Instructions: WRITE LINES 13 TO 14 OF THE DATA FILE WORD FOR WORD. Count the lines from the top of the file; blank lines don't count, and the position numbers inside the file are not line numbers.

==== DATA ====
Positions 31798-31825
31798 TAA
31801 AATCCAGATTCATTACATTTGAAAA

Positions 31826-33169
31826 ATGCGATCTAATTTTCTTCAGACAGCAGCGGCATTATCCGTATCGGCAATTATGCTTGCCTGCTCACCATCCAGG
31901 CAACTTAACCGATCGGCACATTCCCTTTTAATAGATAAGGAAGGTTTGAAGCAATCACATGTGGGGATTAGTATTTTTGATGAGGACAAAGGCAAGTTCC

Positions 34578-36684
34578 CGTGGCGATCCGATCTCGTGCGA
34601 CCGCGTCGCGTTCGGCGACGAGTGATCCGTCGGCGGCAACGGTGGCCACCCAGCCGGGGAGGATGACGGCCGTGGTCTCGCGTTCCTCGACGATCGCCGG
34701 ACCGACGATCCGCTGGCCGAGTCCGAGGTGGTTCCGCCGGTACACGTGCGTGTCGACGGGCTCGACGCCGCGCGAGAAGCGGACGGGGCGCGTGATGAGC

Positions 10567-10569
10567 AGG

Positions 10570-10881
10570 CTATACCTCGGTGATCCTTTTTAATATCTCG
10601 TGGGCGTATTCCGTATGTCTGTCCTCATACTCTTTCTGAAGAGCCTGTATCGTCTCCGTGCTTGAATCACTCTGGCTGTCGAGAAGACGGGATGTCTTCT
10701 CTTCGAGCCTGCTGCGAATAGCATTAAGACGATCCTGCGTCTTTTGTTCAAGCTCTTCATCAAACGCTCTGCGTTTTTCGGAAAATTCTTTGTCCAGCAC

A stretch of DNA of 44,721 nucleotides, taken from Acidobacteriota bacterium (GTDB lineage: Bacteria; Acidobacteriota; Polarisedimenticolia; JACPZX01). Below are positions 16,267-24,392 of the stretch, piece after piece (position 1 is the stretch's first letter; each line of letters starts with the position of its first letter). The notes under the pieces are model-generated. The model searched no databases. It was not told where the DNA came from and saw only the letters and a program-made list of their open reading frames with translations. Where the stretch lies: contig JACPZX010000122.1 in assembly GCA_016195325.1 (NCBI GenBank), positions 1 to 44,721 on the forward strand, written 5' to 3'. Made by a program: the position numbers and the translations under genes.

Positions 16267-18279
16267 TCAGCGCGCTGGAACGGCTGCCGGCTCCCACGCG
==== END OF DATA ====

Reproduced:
Positions 10570-10881
10570 CTATACCTCGGTGATCCTTTTTAATATCTCG